I am so sorry you have to wait until April to see a rheumatologist! I will try to help you with the little I know.
Osteophytes are also known as bone spurs, bone or cartlidege protrusions. They occur in joints affected by arthritis.
Degeneration and disc vacuum phenomenon are indicators of degenerative disc disease (DDD) which really is not a disease but a condition that almost all of us develop to some degree or another as we age.
Facet and ligamentous hypertrophy can be associated with spinal stenosis, which is a narrowing of the spinal canal. This is often associated with DDD.
I am not much older than you and have some similar issues. What symptoms are you experiencing? Did they run any blood labs on you? If so, do you have those results?
Just going to add a little more to what txsilver said. On OA, the bone spurs develop as the disks thin and weaken to try to help stabilize the spine. The "associated end plate changes"
OA is becoming more and more common in younger generations because we sit at desks with very few breaks for hours at a time. It has become one of the main causes of OA in the "younger" generation.
As for long term - that depends a lot on you. The best thing you can do for your back is to strengthen your abdominal wall and your back muscles. But don't just start doing sit-ups and crunches! See a physical therapist so they can help structure an excersise program specifically for you. Take your CT scans/report with you. There are special strengthening exercises for people with OA of the spine that don't cause any further damage, you have to watch for that. Practice and try to implement good posture too. All that will help to prevent more damage.
Like txsilver, I'm interested in what symptoms your having. I have OA between L4/L5 & L5/S1 plus some bulging disks L3/L4 & L4/L5 so I may be able to help there too!
Thank you both for your help.
I didn't know anything about this til a couple of months ago when I was moving house and ended up hardly able to walk or sit - I was in so much pain and my leg kept almost giving way under me. Thankfully that's stopped now but I'm still getting radiating across my lower back and kind of behind my hips. I get a burning feeling if I walk for a while or try to walk quickly. I've also started getting a really bad pain between and around one of my shoulders since I came back to work (desk job) I keep hoping the pain will settle down but am beginning to think I'm stuck with it. I seem to be really tired all the time too.
I haven't had any bloodwork done but about a year ago I had tests because I also suffer with migraines and mr ESR was elevated - the doc retested and it was still higher than normal but was a bit lower so the doc reckoned I'd had some infection a few weeks before.
What symptoms do you have??
It's hard to say which symptoms go with which condition - I have several and they overlap. I do have stenosis in my neck and degeneration in my lumbar and bulging disks there, too. I have had some of the symptoms you listed and got relief from physical therapy, hot wraps or topical treatments (like stoppain or biofreeze) and massage. Rest and lumbar support help, too. Have you tried any of those? I know it does not sound like much but it may help you get through to the rheumy appt. Let us know how you are and if you find relief in anything you try.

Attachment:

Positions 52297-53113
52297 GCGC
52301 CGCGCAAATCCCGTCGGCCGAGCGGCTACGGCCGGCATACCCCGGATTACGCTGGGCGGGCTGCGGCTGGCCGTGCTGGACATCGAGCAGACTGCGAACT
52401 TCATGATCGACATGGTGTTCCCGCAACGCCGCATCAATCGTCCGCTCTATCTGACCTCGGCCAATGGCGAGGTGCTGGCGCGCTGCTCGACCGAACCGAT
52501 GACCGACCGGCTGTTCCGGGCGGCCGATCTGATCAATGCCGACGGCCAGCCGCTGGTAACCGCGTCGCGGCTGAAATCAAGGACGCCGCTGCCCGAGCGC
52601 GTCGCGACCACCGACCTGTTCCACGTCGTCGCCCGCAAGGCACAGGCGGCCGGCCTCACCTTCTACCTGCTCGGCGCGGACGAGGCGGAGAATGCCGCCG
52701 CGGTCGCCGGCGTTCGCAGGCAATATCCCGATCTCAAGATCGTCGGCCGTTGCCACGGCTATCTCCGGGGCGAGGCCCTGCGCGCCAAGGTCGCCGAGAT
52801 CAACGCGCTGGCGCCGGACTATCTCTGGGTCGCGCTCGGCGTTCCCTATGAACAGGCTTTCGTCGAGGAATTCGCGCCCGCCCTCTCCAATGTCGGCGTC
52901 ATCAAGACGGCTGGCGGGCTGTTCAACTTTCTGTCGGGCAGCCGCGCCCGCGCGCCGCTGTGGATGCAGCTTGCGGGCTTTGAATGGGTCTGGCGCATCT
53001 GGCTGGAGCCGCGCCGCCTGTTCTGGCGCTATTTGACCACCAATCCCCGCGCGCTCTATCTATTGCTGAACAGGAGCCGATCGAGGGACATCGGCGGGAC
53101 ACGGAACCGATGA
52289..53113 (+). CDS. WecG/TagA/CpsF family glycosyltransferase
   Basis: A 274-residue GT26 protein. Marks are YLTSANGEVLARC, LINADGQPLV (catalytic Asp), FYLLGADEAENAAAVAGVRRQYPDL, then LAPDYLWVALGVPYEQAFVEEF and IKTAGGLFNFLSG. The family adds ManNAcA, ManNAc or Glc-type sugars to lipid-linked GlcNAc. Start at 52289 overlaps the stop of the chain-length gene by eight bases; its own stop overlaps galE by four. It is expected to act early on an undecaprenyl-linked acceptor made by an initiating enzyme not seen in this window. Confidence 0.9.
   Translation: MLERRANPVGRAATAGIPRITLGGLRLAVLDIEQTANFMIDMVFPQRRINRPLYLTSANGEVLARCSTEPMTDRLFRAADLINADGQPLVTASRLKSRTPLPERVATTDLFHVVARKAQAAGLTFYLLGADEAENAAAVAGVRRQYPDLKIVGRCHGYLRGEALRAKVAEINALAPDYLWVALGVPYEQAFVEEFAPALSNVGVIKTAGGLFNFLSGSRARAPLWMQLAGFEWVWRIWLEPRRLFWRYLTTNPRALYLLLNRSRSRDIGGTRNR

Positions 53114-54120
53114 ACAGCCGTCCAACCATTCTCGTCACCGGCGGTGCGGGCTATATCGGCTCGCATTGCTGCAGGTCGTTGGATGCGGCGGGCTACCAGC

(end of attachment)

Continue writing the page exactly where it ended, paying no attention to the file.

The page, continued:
Your onst is very similar to mine, excruciating pain across the back & top of the hips....
Prednisone and muscle relaxers for a week helped me there. If it's still inflammed, then try some ice packs first, alternating with heat. The ice will help calm the inflamation which is most important, the heat will get blood flow to speed healing. It does go away, but it takes time. Your upper back is most likely hurting because of the strain on your low back. You've changed your posture and that is effecting the rest of your back muscles. Biofreeze also works for the muscle pain.
I also had a desk job, and for about 2-3 weeks, I had to have a bar stool to sit on because sitting in a normal chair was painful. The stool forced me to sit up straighter and that helped my back the most. Also, avoid lifting anything over 25 lbs until it heals. If you have to lift anything over 8 lbs from below your waist, bend at your knees, hold the object close to your stomach/chest, then lift. It keeps the strain off your low back, which will also help it heal. For long term care of the OA, just remember that whatever you lift while bending forward at the waist adds TONS of weight strain on your back, not pounds. If you don't remember to lift properly, you can cause the OA to get worse, and you could reinjure it.
Hope this helps!
back and abdominal muscle strenghtening exercises with the help of a physiotherapist can help. also wear lumbo sacral belt for support during day time activity.nowadays spine surgeons do laproscopic disectomy and put stents for making room for canal narrowing.so consult a spine surgeon also in your area